Thursday, October 20, 2016

Make Your Own Magnolia Wreath


Allie Peach and I spent our Monday morning together chasing four toddlers while assembling Magnolia wreaths for our front doors. Moments resembled a very stressful reality TV show that no one would watch, but we powered through and have beautiful Magnolia wreaths to show for the effort! We are excited to share how easy and beautiful making a Magnolia wreath can be along with some tips for making it interchangeable for each season.

1. Choose a wreath base
You can use a variety of wreath bases for your magnolia wreath. A straw base will give the wreath a full rounded look, while a wire or cardboard base will provide a flat and more abstract finish. If you're on a budget, you can simply cut a wreath base out of an old cardboard box. If you have a tree in your yard or neighborhood, your wreath would be a free DIY. You can't beat that! We did both, as pictured below, and they turned out fabulous.


2. Gather your magnolia leaves.
Every tree carries a different leaf size with it's own unique variations. Ours were smaller in size than most, but they still gave the wreath it's unique color and texture. Bigger leaves will create a fuller wreath so plan accordingly. If you don't have the luxury of a Magnolia tree in your front yard and aren't brave enough to scavenge your neighborhood for one, check your local craft store for silk variations of the leaf to create a similar style. Once you have several branches gathered, sort through the leaves and pull each individual leaf off of the branch to make them easier to grab and glue.


3. Begin gluing leaves to the wreath base.
Place a dot of hot glue near the stem of each leaf and then place them in layers overlapping each other. To create a two-tone style as pictured, alternate using the front and back of the leaves as you layer. Place them close together as they will shrink and curl when they dry and you don't want the base to be showing when that happens. You can always add more later if you need to cover up some bare spots. If you are using a cardboard base, you will need fewer leaves, whereas a 3d shape such as the straw wreath will need the sides covered as well.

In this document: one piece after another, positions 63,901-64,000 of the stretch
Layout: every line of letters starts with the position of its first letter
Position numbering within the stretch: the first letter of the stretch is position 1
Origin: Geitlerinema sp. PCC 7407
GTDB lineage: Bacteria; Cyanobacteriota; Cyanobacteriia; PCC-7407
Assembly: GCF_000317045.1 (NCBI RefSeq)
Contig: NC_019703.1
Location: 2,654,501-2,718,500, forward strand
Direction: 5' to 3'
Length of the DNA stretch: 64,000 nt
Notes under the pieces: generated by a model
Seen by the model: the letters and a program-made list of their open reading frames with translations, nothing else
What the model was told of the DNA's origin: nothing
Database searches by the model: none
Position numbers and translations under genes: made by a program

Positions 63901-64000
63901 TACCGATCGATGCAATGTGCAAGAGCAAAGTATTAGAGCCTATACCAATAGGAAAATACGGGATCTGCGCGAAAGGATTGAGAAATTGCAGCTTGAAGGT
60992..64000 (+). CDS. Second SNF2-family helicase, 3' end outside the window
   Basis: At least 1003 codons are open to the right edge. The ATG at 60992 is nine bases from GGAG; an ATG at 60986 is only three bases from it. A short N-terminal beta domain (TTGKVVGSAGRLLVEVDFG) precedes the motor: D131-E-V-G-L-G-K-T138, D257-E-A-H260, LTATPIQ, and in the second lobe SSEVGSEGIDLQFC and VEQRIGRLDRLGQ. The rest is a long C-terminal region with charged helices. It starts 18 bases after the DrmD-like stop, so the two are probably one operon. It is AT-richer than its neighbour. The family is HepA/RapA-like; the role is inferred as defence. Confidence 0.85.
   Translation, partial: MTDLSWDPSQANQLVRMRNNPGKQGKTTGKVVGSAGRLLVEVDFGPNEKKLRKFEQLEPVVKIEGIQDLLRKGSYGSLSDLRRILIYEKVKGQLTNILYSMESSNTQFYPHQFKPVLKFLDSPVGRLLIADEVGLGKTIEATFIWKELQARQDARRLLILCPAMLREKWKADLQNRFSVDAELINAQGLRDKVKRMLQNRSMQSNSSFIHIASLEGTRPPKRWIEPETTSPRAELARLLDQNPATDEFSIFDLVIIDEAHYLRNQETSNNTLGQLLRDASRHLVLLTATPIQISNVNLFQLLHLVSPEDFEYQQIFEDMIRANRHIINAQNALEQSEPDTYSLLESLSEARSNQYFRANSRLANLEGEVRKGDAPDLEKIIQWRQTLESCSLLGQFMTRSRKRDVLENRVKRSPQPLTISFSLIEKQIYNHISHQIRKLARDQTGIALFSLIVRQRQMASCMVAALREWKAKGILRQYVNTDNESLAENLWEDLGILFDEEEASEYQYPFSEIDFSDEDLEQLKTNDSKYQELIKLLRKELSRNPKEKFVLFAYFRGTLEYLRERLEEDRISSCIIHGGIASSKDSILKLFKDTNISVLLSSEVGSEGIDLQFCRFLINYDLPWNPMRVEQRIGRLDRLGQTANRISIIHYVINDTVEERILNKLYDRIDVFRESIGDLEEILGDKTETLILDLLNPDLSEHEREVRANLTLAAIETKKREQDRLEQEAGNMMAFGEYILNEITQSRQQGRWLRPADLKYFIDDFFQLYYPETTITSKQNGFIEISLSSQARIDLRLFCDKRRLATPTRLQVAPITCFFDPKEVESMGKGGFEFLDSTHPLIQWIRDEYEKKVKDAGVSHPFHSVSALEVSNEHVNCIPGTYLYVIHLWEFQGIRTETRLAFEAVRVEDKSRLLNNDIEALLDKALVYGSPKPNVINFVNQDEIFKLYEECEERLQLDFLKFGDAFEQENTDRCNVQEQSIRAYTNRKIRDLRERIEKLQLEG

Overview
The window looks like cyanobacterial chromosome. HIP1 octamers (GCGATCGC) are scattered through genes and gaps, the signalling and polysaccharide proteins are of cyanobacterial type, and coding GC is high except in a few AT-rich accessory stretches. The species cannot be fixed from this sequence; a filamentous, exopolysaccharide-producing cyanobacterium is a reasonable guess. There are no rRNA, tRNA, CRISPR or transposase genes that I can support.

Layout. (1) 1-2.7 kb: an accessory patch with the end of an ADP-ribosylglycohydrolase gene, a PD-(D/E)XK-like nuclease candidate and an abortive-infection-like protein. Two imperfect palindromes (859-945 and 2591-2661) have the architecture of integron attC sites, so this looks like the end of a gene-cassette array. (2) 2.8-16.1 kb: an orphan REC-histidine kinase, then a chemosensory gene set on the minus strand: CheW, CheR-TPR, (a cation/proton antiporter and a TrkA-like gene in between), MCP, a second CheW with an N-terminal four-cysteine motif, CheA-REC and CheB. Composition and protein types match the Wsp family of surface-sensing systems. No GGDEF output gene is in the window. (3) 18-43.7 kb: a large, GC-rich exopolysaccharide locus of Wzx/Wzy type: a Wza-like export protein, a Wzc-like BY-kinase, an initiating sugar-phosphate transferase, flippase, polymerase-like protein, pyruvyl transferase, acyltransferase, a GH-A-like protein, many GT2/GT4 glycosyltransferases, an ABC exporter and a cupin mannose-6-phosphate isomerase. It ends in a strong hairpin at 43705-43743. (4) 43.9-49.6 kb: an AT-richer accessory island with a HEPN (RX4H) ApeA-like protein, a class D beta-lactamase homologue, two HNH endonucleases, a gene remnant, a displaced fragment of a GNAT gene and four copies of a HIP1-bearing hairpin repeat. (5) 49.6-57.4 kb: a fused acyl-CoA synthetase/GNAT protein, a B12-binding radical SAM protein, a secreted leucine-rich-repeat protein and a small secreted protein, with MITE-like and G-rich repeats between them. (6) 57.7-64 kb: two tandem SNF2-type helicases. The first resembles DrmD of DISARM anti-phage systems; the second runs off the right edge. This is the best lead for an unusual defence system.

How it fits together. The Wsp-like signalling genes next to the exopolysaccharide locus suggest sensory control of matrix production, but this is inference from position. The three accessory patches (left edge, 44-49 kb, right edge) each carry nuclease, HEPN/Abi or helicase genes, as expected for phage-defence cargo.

4. Continue layering until entire wreath base is covered.
Layer the leaves facing the same direction all around the entire wreath base. Eventually you will overlap the beginning to create a finished wreath. Go back through your wreath and add leaves where they fit to create fuller coverage. You may also find areas where you want to glue corners down and give it a more polished look. The leaves will curl as they dry, however, so keep that in mind as you glue.




5. Add your own Holiday variations for every season
Add some class to your Fall front porch by leaving it plain or adding a few acorn sprigs as a garnish.
During Winter, you can spruce this wreath up with some Holly berries (real or synthetic), and add a simple ribbon bow to the top or bottom.
Welcome in Spring by adding one or several silk Magnolia flowers for a fresh front door wreath.
In the Summer, add a variety of fresh, dried or synthetic wildflowers to coordinate with the style of your home.
There are so many great ways to dress a Magnolia wreath making your front door an inviting and stylish entrance. We would love for you to share your additional ideas on how you would add to your wreath to celebrate the seasons. Happy wreath making!




1 comment:

  1. It looks simple but beautiful. I pin tons of things, but I think this is one that I'm going to get on soon; thanks for your guide.

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